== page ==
The laser works by sealing the abnormal areas of leakage shut. Following an anesthetic drop, and possibly an anesthetic injection behind the eye, you will be seated at the laser machine. A contact lens will be placed on the eye and you will be asked to look in certain directions of the gaze so that the doctor will be able to direct the laser to the abnormal areas of leakage.  You will be able to go home following the laser, and your vision may be blurred from the treatment fro several days. It is not uncommon for patients to notice blurring of vision after laser treatment.  This is an unavoidable and usually tstrongporary side effect of the laser treatment and is necessary in order to prevent total loss of the reading vision area.

Patients with blood vessels involving the central reading area of the eye may also be treated with the laser depending on the circumstances.  Sometimes, in order to reduce the size of the blind spot that is occurring, laser is used to limit the damage.

Unfortunately, approximately one out of every three patients treated with laser will have abnormal blood vessels recur, usually within the first month or two of treatment. Recurrences need to be promptly diagnosed and treated in order to maintain reading vision. For this reason, your doctor will ask you to return for an examination every few weeks until the outcome is known. Fluorescein Angiography will usually be performed at each of the return visits since any residual or recurrent blood vessels are detected by this test.  Your doctor will then decide whether or not additional treatment is necessary.

Observation
Patients with inactive scarring in the back of the eye and patients who have been successfully treated with laser are usually asked to look at a special grid work, the Amsler Grid, daily for any signs of central vision problstrongs. If a change in the reading vision or in this grid work develops, the patient should seek prompt attention by their eye doctor. A careful examination and fluorescein angiogram may be needed to look for abnormal blood vessel growth that can possibly be treated.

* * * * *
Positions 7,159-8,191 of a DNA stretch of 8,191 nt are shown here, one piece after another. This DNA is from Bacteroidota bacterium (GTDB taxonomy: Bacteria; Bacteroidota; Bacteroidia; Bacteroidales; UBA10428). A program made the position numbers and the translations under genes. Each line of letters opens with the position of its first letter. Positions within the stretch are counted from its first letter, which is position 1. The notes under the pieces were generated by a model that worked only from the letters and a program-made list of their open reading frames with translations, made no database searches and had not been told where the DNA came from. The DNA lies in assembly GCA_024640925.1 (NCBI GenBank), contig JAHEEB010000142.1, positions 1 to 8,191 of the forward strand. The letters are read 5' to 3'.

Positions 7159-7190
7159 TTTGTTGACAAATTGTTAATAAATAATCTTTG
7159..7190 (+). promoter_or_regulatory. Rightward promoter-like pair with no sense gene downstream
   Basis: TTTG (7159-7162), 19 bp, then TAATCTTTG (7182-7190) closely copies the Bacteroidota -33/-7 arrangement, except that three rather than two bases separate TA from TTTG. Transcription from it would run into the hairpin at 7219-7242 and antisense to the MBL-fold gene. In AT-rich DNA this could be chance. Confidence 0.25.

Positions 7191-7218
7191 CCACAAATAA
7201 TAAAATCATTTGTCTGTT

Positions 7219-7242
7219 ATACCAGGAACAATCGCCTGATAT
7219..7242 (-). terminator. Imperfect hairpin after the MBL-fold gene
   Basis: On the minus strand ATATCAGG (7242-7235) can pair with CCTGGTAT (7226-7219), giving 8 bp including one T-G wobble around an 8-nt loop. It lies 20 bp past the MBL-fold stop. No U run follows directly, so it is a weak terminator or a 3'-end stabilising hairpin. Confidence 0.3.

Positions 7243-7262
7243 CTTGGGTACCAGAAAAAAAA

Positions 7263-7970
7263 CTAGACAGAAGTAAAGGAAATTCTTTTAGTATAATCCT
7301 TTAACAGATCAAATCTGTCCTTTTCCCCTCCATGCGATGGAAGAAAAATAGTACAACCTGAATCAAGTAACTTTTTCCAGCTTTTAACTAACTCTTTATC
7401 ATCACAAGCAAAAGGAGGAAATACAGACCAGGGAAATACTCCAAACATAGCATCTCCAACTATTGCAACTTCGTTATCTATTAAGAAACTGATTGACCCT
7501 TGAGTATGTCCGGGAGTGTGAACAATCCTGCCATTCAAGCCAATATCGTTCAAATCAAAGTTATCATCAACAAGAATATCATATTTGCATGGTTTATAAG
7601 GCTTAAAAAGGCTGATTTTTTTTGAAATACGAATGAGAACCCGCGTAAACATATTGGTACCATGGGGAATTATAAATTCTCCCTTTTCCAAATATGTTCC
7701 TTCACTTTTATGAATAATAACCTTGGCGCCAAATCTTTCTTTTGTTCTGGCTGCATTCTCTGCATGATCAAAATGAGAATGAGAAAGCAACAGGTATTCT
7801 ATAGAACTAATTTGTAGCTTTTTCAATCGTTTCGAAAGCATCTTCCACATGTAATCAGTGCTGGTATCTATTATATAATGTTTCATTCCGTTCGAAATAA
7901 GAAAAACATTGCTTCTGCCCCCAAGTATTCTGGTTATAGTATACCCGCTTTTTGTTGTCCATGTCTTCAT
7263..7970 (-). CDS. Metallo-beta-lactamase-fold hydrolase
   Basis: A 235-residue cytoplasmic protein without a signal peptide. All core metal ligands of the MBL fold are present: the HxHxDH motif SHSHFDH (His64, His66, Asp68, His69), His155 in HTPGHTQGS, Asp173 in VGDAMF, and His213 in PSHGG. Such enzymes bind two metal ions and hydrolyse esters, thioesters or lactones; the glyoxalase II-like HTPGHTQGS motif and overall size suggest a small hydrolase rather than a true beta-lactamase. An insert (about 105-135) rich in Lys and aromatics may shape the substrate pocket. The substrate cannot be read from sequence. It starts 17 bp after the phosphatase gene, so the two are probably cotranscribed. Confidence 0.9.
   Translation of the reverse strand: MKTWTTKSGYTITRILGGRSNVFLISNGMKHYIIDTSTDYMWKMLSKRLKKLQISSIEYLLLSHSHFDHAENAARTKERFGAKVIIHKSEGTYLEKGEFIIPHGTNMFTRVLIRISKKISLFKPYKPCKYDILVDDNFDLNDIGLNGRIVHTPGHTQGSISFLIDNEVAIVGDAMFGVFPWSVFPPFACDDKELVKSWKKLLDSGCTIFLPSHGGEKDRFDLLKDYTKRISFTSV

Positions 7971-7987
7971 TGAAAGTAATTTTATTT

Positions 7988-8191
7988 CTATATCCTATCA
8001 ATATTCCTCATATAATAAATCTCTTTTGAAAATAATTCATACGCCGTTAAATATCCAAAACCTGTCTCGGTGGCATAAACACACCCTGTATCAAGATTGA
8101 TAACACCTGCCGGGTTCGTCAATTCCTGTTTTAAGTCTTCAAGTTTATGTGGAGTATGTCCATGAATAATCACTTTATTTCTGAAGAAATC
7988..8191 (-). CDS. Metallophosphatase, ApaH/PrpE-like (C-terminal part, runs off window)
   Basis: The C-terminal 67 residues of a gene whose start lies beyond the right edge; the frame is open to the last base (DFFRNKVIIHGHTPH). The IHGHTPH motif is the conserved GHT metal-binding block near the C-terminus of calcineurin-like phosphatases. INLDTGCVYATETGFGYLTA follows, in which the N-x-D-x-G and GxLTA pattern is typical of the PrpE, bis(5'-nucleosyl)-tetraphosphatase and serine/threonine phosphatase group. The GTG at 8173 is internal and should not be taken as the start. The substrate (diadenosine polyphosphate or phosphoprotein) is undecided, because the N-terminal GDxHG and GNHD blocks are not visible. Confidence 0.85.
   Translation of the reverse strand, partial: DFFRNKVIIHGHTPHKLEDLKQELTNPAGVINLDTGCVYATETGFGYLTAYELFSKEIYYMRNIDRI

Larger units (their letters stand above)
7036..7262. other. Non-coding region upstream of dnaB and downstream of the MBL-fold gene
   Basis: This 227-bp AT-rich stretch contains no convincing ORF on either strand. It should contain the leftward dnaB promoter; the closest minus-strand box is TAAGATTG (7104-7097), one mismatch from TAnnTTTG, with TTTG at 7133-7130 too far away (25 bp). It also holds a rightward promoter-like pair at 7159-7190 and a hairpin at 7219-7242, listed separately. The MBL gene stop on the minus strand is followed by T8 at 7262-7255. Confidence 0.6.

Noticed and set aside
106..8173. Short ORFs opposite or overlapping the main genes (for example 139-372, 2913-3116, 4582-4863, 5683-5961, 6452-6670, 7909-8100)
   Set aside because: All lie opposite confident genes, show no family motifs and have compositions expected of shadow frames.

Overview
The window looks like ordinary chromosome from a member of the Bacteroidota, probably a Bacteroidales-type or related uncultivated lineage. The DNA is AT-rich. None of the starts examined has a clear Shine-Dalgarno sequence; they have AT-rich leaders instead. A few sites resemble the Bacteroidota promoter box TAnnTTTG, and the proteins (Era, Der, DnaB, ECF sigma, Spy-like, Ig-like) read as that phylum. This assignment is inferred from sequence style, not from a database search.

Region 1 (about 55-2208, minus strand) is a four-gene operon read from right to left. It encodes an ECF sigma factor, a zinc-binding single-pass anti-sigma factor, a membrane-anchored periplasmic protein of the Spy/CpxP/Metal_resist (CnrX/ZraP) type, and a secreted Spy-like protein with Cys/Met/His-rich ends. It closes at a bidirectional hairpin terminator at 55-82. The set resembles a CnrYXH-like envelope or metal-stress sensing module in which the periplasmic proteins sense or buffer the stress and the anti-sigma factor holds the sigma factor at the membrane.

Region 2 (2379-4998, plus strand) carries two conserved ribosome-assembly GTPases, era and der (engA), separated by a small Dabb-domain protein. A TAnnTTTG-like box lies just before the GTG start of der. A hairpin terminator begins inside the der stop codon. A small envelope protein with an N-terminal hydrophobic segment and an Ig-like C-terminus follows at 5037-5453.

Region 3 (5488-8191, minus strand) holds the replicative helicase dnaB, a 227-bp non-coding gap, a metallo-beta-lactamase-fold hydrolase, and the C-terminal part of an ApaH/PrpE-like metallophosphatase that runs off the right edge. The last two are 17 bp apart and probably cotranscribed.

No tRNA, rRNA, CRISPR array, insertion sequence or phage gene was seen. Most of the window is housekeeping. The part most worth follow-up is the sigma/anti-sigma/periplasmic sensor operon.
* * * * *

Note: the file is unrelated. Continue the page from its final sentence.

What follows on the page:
Subretinal Surgery
Using special surgical techniques, abnormal blood vessels involving the reading center may be rstrongoved and some central vision preserved. This technique involves a procedure called a Vitrectomy and some patients may be offered this treatment.

What Happens if I Lose My Reading Vision?

Except for pilots, military personnel, etc., patients who have lost reading vision in one eye usually continue their normal lifestyle and job without change.  The major problem is adjusting to the initial lack of depth perception required for near vision.  Eventually, patients learn to compensate for this and obtain new clues from the environment to judge close distances.  Patients should be able to drive a car as long as their vision in the good eye is at least 20/60.

Patients who have lost reading vision in both eyes are possibly entitled to compensation and benefits through various organizations and government agencies.  They can often be helped to read with special low vision aids, such as magnifiers, telescopes, and/or vision imaging machines.  Although patients may be ‘legally blind’, vision worse than 20/200, they never go completely blind since side vision remains unaffected.

What are my Chances of Abnormal Vessels Affecting My Good Eye?

Patients who have lost reading vision in one eye from abnormal blood vessels have about a one in ten chance per year of having the abnormal vessels affect their good eye.  The risk is much less if there are no histoplasmosis scars in the macular area, or reading vision area, of the eye.

What Can I Do to Prevent Visual Loss from Histoplasmosis?

There is really nothing that a person with ocular histoplasmosis can or cannot do to prevent abnormal vessels from occurring.  The most important thing is careful monitoring of the reading vision with frequent and regular eye examinations.  Any sudden change in the reading vision necessitates an immediate examination by your retina specialist.

The ocular histoplasmosis syndrome is a fairly common cause of central visual loss in the Ohio-Mississippi River Basin.  Patients are asymptomatic unless abnormal blood vessels cause leakage and bleeding into the reading area of the vision.  Timely diagnosis and treatment may often be successful in preventing the loss of reading vision.

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Interested in learning more about Ocular Histoplasmosis treatment? Call (502) 589-1500 to schedule your consultation with one of our Louisville Ophthalmologists today!